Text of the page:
Generally, campus career centers aren't placement agencies, and their staff counselors aren't recruiters, so students shouldn't expect them to hand out jobs. They should, however, consider this a valuable resource that can provide them with the training, advice, tools and help that they'll need to establish and meet their career goals. Plus, most of the services are free or low-cost to students and alum, so you can't beat that!
Sites like Indeed or Career Builder provide countless perks, such as expert blogs focused on everything from employment trends to job search tips, access to hundreds of hiring managers through the resume database services and job alert settings that can be helpful. "Identify target companies of interest based on culture, growth opportunities and relevance to your industry of choice," suggests Martin.
It's commonplace now for employers to also use social media to find qualified applicants. For example, LinkedIn, which is hands down the most popular and effective platform of them all, has a dedicated entry-level job postings page that is a great resource for young job-seekers. As with Facebook, some recruiters also extensively use Twitter to share job openings and information about their business or organization. In your job search, you may use social media to follow companies or topics and show your interest in a particular career (be sure to add your degree and some relevant skills to your Twitter and Facebook bios, too). And in some industries, especially creative ones, Instagram feeds may be used to showcase one's accomplishments and portfolio of work.
Nothing's wrong with needing help; hiring a professional to support you in your job search can be an investment that pays for itself almost instantly or gradually over time. "A career consultant, also known as a career counselor or career coach, can help guide you through the hiring process and properly prepare you for the many different tactics you can employ to land that first post-graduate job," notes Martin. You'll need to do your own research up front to determine whether he or she has a previous track record of success. It's often helpful to start by seeking out personal referrals from people whom you trust.
These agencies hire candidates for both permanent and temporary positions and the latter could help you get your foot in the door to land a long-term gig. Companies such as ROCS and Avenica find and recruit college students and recent graduate talent for businesses. Another plus is that staffing agencies tend to remove a lot of the burden of seeking out opportunities since they're connected to the local employers in your area. And you don't have to pay them because they're paid by the company for connecting them to viable candidates.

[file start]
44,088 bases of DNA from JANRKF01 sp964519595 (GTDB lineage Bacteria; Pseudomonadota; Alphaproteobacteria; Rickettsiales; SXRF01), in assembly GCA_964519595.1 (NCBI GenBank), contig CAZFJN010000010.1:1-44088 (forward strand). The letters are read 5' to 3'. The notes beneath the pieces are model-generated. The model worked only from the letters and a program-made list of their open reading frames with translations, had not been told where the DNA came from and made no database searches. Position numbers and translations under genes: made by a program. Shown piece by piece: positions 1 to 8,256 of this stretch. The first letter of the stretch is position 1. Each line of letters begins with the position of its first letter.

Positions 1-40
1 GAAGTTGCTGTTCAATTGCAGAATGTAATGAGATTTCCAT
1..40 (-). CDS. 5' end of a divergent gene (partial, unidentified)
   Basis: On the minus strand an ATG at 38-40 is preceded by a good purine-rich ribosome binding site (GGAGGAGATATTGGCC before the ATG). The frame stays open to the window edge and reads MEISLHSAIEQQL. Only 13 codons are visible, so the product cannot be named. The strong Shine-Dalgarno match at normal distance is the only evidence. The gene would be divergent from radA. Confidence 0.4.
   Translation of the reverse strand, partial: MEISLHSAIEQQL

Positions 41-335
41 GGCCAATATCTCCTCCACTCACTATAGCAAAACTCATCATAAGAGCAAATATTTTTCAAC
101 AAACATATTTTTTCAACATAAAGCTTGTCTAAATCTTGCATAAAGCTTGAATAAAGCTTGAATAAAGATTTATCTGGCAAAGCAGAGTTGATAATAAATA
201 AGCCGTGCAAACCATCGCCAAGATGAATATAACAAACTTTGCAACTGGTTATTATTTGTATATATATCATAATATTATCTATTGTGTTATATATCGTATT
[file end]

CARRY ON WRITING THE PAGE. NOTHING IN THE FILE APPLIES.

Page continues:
The national and local chapters of industry-specific professional organizations tend to be a great way to learn about job openings and network with others working in your field, which can potentially lead to securing a job.
Your loved ones are great for emotional support during your job hunt, but they can also be a valuable resource that can make that oh-so-important professional connection. That is why most experts will suggest that you tap into your personal network first. "Don't let misplaced pride convince you that you should be doing this on your own," suggests Hay, who advises her clients to spend two-thirds of their time connecting with people who might be able to help and one-third focused on formally applying for jobs. "Use your connections whether they are parents, friends, ex-bosses, etc. and understand that the people who are competing with you for that job you want are certainly using their contacts. I suggest that they have people that they can talk with and that they keep busy." Start by making a list of those who you think could help and let them know for what you are looking. And it is important to be specific about the types of opportunities you're interested in.
College provides an amazing opportunity for you to grow as person, learn new things, meet different types of people and figure out what you ultimately want to do with your life. That's why it's critical that you spend your time wisely, acquiring a wide range of knowledge and skills that will help you to successfully pursue and achieve your professional goals. How to communicate, write, research, work in teams, manage your time, get organized, solve problems, think analytically and overcome adversity are some of the many skills that you should walk away with that can prepare you for the world of work.